The Service has received an application for an incidental take permit for implementation of the Plan. The application was prepared and submitted by the CVAG on behalf of all the Applicants: Riverside County; the cities of Cathedral City, Coachella, Desert Hot Springs, Indian Wells, Indio, La Quinta, Palm Desert, Palm Springs, Rancho Mirage; California Department of Transportation, California Department of Parks and Recreation, Coachella Valley Association of Governments, Coachella Valley Conservation Commission, Coachella Valley Mountains Conservancy, Coachella Valley Water District, Imperial Irrigation District, Riverside County Flood Control and Water Conservation District, Riverside County Regional Parks and Open Space District, and Riverside County Waste Management Department. The CVAG prepared the Plan to satisfy the application requirements for a section 10(a)(1)(B) permit under the Federal ESA, of 1973, as amended, and a section 2835 permit under the California Natural Community Conservation Planning Act of 2002 (NCCPA). Thus, the Plan constitutes a Habitat Conservation Plan pursuant to the Federal ESA, and a Natural Community Conservation Plan pursuant to the California NCCPA.

The CVAG seeks a 75-year incidental take permit for covered activities within a proposed 1.1 million-acre planning area, located entirely in eastern Riverside County, California. CVAG has requested a permit for 27 species, 10 of which are currently listed as threatened or endangered under the Federal ESA. Of these 27 species, CVAG requests a permit and assurances for 22 animal species and assurances for 5 plant species.

Proposed covered species include 6 wildlife species currently listed as endangered under the Federal ESA [Desert pupfish (Cyprinodon macularis), Arroyo toad (Bufo californicus), Yuma Clapper Rail (Rallus longirostris yumanensis), Southwestern willow flycatcher (Empidonax traillii extimus), Least Bell's vireo (Vireo bellii pusillus), Peninsular bighorn sheep (Ovis canadensis nelsoni)], 2 plant species currently listed as endangered under the Federal ESA [Coachella Valley milk-vetch (Astragalus lentiginosus var. coachellae), and Triple-ribbed milkvetch (Astragalus tricarinatus)], and 2 wildlife species currently listed as threatened under the Federal ESA [Desert Tortoise (Gopherus agassizii) and, Coachella Valley fringe-toed lizard (Uma inornata)]. Proposed covered species also include 15 wildlife species and 3 plant species that are not listed under the Federal ESA at the current time.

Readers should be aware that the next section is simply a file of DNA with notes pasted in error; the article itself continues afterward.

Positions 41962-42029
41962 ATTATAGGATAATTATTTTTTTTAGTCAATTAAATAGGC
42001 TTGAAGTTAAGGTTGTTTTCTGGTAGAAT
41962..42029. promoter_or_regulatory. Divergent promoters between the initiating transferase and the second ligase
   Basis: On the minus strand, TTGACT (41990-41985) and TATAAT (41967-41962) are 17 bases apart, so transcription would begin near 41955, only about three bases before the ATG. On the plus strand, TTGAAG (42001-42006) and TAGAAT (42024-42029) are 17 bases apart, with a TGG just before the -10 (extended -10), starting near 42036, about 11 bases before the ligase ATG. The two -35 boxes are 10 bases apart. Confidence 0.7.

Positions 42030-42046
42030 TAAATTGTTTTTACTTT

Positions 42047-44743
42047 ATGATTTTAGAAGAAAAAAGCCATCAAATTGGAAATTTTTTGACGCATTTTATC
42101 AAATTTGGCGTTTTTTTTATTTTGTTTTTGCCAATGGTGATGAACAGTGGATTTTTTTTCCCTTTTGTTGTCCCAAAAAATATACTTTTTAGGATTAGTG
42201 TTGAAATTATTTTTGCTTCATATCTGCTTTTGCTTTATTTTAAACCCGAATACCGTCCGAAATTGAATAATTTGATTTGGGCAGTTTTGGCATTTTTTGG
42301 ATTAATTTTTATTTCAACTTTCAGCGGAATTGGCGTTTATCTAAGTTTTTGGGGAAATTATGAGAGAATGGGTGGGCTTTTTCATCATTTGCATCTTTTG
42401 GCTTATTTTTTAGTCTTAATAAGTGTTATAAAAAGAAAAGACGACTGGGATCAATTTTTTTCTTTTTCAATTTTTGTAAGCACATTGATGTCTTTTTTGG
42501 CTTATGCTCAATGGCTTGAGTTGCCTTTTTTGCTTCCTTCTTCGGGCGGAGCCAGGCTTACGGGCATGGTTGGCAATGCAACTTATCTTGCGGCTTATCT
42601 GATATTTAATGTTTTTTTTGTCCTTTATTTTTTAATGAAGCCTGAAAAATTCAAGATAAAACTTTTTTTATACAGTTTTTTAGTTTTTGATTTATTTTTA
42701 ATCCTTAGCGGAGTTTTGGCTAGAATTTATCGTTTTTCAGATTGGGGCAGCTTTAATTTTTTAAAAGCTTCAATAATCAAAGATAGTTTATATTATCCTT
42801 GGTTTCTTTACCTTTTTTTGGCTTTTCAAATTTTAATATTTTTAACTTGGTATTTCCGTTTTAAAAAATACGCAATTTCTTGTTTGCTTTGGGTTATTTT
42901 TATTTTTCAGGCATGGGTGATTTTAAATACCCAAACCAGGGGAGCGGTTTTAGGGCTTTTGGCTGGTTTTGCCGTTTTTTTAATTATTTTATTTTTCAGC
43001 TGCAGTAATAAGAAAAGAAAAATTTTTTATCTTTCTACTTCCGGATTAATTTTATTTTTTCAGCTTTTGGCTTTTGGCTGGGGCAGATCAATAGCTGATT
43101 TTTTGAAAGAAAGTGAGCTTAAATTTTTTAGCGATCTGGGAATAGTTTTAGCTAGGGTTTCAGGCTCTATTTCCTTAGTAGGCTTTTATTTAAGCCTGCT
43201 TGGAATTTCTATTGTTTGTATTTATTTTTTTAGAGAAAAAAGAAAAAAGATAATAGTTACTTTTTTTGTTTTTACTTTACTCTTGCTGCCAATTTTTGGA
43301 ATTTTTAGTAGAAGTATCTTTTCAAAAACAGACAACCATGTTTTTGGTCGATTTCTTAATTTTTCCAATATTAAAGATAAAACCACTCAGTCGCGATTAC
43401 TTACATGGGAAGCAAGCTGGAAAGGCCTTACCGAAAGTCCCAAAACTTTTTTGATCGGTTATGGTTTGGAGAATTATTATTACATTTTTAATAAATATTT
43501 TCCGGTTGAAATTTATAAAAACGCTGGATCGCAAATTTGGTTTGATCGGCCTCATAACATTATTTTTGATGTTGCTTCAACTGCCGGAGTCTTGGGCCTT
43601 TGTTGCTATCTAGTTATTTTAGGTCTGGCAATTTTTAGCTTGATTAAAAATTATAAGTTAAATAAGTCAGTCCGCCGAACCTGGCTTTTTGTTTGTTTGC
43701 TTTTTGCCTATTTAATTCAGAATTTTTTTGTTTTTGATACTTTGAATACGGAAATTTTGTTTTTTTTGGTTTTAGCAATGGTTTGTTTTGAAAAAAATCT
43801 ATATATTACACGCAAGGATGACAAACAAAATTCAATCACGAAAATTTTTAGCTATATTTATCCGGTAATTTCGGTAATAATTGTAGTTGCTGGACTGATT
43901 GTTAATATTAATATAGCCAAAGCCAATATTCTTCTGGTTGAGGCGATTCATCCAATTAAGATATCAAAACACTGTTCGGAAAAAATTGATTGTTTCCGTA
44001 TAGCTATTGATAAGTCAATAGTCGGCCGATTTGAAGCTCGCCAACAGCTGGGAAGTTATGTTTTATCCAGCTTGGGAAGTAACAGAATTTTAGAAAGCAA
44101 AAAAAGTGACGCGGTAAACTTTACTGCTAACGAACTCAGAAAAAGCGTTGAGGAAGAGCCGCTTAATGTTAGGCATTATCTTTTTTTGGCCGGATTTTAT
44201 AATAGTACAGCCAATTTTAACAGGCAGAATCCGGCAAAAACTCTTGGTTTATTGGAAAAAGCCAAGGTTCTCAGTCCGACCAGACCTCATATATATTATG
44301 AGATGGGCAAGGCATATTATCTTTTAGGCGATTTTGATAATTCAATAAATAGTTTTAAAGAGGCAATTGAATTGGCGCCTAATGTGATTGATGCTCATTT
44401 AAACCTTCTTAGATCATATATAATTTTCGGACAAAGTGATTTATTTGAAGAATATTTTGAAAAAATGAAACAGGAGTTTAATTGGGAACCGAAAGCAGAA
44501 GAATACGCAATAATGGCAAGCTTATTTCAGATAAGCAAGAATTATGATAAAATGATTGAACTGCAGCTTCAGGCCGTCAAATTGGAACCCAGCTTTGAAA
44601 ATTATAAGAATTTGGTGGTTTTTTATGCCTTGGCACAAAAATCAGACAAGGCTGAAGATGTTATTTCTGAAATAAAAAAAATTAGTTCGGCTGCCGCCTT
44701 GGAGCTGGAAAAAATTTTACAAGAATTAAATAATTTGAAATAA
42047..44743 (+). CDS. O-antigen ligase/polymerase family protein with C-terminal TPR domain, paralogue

If the proposed Plan is approved and the permit issued, take authorization of covered listed wildlife species would be effective at the time of permit issuance. Take of the currently non-listed covered wildlife species would be authorized concurrent with the species' listing under the Federal ESA, should they be listed during the duration of the permit.

The Plan is intended to be a comprehensive and multi-jurisdictional document, providing for regional species conservation and habitat planning, while allowing the prospective Permittees to better manage anticipated growth and development. The Plan also is intended to provide a coordinated process for permitting and mitigating the take of covered species as an alternative to the current project-by-project approach.

If the Plan is approved, the Local Permittees would review development applications for compliance with the terms of the Plan. Take authorization would be issued to these parties by the Local Permittees if the project is consistent with the Plan. As part of the standard development review process, projects would typically require separate environmental review under the California Environmental Quality Act and, in some cases, the National Environmental Policy Act. In addition, the permit will provide incidental take authorization for public projects, operations and maintenance activities, management and monitoring activities in the Plan area by Permittees. Start Printed Page 20721